I grabbed a few more favorites from my closet - this mustard hemp knit jacket (also from Conscious Clothing, what can I say, I'm a fangirl). I saw this necklace in Target and went 'oooh! my colors!' and snatched it (I regret this, it's already broken, if you can help me find something handmade to replace it I would like to make amends to my closet). I have the perfect pink-to-camel gradient scarf, and that ends up in all these photos too.


A mustard hemp fleece jacket, skeins of warm olive green yarn, knitting needles, and a fast-fashion necklace with clay colored fringe.
My most-worn jacket, and some yarn wound for my upcoming sweater, Soft Structure.

With experimentation, themes emerge

As I worked on getting some photos for my Insta, I noticed that I had styled my pictures with all the same things from around my home. Unifying elements started to appear, and they translate directly to wardrobe planning - some in obvious ways, some more subtle:

  1. All of these colors play nicely. So I'm here for warm olive, saturated goldenrod, clay, blush, brown, and white.

  2. Each of these photos has an organic element, and that element is typically adding granular texture. So if I run into some earrings that have little wooden beads, or a statement necklace with a big wooden hoop that has wood grain showing, those are coming home with me. I know they'll work, sight unseen, and have a place with every piece of this capsule.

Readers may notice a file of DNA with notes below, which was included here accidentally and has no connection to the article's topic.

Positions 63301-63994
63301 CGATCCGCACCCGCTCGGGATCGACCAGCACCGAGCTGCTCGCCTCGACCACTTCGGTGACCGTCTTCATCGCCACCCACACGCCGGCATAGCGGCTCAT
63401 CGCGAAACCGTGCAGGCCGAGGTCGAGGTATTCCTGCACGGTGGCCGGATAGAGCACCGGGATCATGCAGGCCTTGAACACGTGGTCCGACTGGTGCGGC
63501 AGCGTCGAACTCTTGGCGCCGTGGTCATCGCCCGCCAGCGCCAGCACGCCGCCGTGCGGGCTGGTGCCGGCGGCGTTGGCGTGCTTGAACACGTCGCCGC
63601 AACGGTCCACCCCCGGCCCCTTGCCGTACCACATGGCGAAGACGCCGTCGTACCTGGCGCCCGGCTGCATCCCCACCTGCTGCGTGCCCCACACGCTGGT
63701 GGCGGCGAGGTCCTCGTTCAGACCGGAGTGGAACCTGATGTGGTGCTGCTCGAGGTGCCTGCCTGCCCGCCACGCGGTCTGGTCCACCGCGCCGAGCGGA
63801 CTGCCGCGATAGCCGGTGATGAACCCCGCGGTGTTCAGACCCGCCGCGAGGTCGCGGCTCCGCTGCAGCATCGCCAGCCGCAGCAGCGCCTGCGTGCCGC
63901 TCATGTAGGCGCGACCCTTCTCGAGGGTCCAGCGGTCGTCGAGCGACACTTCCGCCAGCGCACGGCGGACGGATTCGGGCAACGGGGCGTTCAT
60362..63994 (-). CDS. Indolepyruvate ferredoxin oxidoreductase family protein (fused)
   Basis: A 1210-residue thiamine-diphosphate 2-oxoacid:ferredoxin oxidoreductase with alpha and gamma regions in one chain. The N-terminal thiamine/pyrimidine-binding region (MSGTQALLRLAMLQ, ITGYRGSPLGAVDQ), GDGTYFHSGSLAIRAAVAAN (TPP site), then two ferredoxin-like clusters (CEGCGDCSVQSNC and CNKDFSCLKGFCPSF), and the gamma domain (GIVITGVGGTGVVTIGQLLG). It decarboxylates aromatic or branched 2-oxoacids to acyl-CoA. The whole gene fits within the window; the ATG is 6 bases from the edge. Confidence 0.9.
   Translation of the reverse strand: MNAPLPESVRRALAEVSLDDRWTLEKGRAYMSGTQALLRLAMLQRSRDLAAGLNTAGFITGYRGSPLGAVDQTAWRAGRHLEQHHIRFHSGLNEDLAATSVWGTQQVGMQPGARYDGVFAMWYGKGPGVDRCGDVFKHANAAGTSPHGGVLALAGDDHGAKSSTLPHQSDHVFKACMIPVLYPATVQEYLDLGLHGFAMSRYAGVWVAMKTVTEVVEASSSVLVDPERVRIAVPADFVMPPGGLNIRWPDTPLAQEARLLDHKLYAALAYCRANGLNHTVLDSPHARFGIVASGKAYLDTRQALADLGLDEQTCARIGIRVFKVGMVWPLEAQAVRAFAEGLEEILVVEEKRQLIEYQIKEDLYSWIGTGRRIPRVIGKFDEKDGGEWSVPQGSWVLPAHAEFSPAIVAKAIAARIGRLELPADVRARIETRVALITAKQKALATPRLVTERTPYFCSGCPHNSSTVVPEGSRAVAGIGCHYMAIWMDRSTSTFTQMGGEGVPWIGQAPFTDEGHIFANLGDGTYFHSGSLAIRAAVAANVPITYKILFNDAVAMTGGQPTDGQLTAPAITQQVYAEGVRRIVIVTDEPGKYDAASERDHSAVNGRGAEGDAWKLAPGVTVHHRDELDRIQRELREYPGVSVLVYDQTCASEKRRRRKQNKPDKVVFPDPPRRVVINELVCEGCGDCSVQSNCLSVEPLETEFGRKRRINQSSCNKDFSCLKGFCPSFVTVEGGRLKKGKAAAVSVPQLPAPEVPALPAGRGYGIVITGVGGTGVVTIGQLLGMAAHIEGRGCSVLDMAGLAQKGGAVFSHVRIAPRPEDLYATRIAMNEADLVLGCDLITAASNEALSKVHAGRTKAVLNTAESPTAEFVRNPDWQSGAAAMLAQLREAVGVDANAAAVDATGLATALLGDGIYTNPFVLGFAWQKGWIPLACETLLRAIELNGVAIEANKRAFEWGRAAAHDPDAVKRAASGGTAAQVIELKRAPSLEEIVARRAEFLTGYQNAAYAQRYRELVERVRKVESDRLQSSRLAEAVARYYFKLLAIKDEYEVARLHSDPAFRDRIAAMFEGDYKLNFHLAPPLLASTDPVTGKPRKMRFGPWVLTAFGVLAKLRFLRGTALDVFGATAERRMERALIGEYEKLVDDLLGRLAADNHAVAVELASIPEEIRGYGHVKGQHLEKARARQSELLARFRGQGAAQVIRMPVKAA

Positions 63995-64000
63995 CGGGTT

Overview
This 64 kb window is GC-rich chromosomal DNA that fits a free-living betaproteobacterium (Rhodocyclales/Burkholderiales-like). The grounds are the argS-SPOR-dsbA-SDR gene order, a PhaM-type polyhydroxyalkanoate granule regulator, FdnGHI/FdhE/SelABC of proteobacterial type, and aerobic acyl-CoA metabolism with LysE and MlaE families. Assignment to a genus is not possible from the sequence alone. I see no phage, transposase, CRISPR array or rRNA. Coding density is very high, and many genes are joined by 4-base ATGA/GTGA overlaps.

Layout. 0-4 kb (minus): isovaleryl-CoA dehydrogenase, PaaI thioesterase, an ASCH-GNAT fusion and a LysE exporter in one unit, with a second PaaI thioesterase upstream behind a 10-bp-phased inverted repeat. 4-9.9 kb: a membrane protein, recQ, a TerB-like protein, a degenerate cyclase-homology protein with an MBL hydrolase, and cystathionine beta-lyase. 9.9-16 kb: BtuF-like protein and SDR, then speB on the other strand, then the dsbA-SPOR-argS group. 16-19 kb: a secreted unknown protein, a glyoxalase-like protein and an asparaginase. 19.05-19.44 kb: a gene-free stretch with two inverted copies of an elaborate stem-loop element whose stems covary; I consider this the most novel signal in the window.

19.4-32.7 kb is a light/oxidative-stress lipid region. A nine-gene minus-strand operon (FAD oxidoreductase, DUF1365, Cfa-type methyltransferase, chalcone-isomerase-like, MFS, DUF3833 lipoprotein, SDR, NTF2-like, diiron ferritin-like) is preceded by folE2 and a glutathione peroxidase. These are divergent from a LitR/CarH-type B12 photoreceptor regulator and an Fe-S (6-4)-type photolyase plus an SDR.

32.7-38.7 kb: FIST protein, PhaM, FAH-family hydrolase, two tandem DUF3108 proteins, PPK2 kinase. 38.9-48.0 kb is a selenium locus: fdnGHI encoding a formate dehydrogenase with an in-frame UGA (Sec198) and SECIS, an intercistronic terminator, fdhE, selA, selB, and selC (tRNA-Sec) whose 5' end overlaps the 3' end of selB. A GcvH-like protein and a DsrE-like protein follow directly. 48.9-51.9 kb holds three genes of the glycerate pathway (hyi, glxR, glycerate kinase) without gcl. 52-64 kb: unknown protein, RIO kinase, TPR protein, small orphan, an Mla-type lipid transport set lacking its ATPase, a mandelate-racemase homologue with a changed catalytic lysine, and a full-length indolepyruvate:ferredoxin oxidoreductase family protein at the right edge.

3. Each of these photos has a gold or bronze element. Good to know.

  4. I'm gravitating towards clothes that are solid, with accessories that add texture. Okay, so I'm looking for a blush gauze scarf, ideally with some embroidery or fringe.

  5. I love each of these photos with a white or ivory element - if I find a tote bag with a rope handle, or a watch with a macrame strap, I'll know it'll be perfect.

  6. Apparently, I'm really into shells? I didn't know it but the proof is here!

Below, you can see how I started to really experiment with texture and color. If you had asked me if I could pair blush with mustard, I probably would have thought not - but then again, I'm pretty open about not being great with color. Obviously, I won't be styling this look with a skein of yarn - but maybe this yarn needs to be a little scarf or cowl? Or maybe in cotton?


I think what I love most about where I've arrived is that even though I don't yet have all the pieces I'm imagining, I am confident I'll know it when I see it. I don't feel any desire to go shopping, because I know the odds of finding what I'm looking for by casually browsing is unlikely to yield the exact thing I'm looking for. That frees me up to take it slow and to shop for (and design!) handmade pieces as I have the budget.